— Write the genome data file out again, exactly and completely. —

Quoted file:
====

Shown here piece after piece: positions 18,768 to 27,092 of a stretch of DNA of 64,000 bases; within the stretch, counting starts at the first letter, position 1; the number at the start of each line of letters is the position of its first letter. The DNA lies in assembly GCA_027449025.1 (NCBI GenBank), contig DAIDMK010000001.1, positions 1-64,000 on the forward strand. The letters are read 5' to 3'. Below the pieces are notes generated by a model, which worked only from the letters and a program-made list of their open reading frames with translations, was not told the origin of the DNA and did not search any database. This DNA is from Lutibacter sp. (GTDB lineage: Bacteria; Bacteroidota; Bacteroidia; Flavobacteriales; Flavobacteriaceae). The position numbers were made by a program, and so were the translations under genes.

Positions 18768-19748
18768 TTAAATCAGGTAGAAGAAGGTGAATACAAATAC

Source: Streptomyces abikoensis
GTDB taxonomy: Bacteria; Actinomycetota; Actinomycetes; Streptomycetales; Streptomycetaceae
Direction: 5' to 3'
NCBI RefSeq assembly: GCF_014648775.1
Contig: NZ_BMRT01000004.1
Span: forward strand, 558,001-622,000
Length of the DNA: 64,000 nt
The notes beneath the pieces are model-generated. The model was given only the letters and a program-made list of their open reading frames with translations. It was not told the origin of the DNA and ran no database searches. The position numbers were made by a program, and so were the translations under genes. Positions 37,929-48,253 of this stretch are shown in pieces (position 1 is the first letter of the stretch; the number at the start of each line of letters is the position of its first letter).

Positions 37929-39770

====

Shown here piece after piece: positions 18,768 to 27,092 of a stretch of DNA of 64,000 bases; within the stretch, counting starts at the first letter, position 1; the number at the start of each line of letters is the position of its first letter. The DNA lies in assembly GCA_027449025.1 (NCBI GenBank), contig DAIDMK010000001.1, positions 1-64,000 on the forward strand. The letters are read 5' to 3'. Below the pieces are notes generated by a model, which worked only from the letters and a program-made list of their open reading frames with translations, was not told the origin of the DNA and did not search any database. This DNA is from Lutibacter sp. (GTDB lineage: Bacteria; Bacteroidota; Bacteroidia; Flavobacteriales; Flavobacteriaceae). The position numbers were made by a program, and so were the translations under genes.

Positions 18768-19748
18768 TTAAATCAGGTAGAAGAAGGTGAATACAAATAC

Source: Streptomyces abikoensis
GTDB taxonomy: Bacteria; Actinomycetota; Actinomycetes; Streptomycetales; Streptomycetaceae
Direction: 5' to 3'
NCBI RefSeq assembly: GCF_014648775.1
Contig: NZ_BMRT01000004.1
Span: forward strand, 558,001-622,000
Length of the DNA: 64,000 nt
The notes beneath the pieces are model-generated. The model was given only the letters and a program-made list of their open reading frames with translations. It was not told the origin of the DNA and ran no database searches. The position numbers were made by a program, and so were the translations under genes. Positions 37,929-48,253 of this stretch are shown in pieces (position 1 is the first letter of the stretch; the number at the start of each line of letters is the position of its first letter).

Positions 37929-39770